Psychosocial predictors of medication adherence among persons living with HIV
- Cite this article as:
- Gauchet, A., Tarquinio, C. & Fischer, G. Int. J. Behav. Med. (2007) 14: 141. doi:10.1007/BF03000185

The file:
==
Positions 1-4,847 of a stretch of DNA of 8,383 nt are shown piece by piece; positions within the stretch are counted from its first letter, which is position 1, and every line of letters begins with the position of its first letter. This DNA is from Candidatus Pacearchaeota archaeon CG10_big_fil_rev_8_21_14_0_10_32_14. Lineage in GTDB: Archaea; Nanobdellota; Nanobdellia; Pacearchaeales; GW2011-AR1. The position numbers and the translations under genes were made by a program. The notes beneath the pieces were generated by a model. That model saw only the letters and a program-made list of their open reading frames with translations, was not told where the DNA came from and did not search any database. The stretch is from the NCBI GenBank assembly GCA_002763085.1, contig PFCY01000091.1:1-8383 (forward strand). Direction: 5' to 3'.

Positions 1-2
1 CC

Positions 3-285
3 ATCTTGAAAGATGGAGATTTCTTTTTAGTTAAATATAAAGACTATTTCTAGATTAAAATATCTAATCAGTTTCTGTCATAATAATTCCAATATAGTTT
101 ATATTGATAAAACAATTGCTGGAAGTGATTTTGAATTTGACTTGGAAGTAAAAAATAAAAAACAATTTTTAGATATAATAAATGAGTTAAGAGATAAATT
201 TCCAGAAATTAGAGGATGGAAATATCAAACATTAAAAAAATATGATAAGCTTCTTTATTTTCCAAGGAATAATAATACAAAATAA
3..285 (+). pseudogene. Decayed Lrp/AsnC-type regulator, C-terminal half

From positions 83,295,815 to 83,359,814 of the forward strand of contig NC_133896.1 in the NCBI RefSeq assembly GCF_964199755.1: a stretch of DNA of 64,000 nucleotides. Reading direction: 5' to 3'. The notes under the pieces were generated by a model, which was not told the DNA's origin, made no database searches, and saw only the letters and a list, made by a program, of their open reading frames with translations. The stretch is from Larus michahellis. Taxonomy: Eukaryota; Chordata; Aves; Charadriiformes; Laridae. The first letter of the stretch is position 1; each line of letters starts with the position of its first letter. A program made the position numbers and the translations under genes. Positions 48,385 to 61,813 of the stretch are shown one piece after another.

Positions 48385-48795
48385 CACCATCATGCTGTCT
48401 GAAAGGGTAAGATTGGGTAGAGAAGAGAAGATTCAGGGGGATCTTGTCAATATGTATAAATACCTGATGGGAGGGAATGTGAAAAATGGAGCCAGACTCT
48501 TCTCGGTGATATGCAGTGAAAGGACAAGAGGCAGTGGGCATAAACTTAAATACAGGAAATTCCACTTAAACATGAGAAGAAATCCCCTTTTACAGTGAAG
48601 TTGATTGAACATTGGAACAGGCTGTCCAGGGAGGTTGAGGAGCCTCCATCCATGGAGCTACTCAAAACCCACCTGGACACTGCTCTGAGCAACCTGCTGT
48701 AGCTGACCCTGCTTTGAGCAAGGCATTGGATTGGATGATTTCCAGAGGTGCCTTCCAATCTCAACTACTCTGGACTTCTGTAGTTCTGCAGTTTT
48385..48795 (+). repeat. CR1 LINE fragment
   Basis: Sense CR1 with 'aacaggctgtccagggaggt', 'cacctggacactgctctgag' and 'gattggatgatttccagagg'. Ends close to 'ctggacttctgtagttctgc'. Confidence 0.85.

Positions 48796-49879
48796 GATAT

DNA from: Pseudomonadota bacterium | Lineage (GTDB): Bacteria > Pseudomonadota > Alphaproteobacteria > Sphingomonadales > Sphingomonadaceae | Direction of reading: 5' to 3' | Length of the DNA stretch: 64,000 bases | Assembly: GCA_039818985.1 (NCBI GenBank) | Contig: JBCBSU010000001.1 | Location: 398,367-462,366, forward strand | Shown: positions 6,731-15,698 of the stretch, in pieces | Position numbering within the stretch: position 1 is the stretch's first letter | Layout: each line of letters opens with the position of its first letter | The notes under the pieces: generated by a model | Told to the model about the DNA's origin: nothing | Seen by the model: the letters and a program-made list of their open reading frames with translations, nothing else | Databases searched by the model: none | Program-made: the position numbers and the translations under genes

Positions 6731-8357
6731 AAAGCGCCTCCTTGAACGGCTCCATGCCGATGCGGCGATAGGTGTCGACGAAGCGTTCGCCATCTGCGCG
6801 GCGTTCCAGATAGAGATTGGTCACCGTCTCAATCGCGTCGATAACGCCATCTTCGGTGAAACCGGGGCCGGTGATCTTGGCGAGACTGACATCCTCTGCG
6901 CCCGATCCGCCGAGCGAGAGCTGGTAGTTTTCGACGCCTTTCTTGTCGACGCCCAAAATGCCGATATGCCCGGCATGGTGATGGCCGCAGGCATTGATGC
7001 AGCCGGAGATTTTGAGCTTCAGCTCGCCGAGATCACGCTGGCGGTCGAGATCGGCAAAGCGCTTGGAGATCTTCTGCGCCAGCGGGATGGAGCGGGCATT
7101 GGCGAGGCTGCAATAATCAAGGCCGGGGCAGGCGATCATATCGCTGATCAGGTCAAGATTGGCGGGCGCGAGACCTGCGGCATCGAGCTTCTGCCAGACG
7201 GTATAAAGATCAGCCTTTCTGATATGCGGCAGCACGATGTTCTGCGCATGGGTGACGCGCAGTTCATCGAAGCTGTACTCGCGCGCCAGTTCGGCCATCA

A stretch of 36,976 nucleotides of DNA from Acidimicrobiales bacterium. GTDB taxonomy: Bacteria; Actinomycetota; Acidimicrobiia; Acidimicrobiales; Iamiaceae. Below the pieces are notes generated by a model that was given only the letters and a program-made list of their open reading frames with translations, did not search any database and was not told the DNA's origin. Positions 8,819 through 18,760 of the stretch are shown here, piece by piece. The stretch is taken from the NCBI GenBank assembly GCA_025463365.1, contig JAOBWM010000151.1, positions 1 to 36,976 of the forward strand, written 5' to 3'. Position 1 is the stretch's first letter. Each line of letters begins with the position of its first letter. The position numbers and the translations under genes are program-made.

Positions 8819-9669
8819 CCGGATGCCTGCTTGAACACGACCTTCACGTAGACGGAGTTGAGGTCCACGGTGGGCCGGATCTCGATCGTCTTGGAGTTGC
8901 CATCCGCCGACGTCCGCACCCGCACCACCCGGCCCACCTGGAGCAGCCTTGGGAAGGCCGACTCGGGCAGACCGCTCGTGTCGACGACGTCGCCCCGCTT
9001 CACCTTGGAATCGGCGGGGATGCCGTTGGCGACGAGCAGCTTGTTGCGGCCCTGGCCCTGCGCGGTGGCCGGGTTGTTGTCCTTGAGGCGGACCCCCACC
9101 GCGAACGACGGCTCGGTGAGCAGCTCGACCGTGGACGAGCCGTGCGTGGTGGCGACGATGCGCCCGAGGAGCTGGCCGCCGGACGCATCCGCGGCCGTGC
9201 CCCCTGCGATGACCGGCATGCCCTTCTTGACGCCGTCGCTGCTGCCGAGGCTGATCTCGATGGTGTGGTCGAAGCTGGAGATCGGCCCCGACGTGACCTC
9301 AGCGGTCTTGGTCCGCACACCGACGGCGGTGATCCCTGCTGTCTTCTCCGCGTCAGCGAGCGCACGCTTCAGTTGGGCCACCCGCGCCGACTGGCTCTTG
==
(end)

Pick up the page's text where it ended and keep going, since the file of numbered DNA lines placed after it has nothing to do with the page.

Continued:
Background: Since the introduction of highly active antiretroviral therapy (HAART), many have learned to live with HIV as a chronic illness. Adherence to medical regimens is extremely important for HIV patients. Purpose: To examine the extent to which medication adherence among HIV patients is related to social and psychological variables. Method: Data were gathered among 127 HIV patients (aged from 18 & #x2013;65 years) recruited at their quarterly consultation at Metz Hospital (France). Subjects completed a self-report adherence to medication scale, the Illness PerceptionQuestionnaire (IPQ), the Beliefs about Medicine Questionnaire (BMQ), a French Value System Scale, a treatment satisfaction scale, and sociodemographic measures. Results: Analyses revealed significant associations between adherence and patients’ beliefs about treatment, satisfaction with treatment, confidence in the physician, some values (“other people, ” “god and children”), and duration of treatment and illness. Conclusion: The data suggest that patients’ beliefs about treatment are formed to a certain degree in the patients’ relationship with the physician. Furthermore, adherence seems to be related to personal values.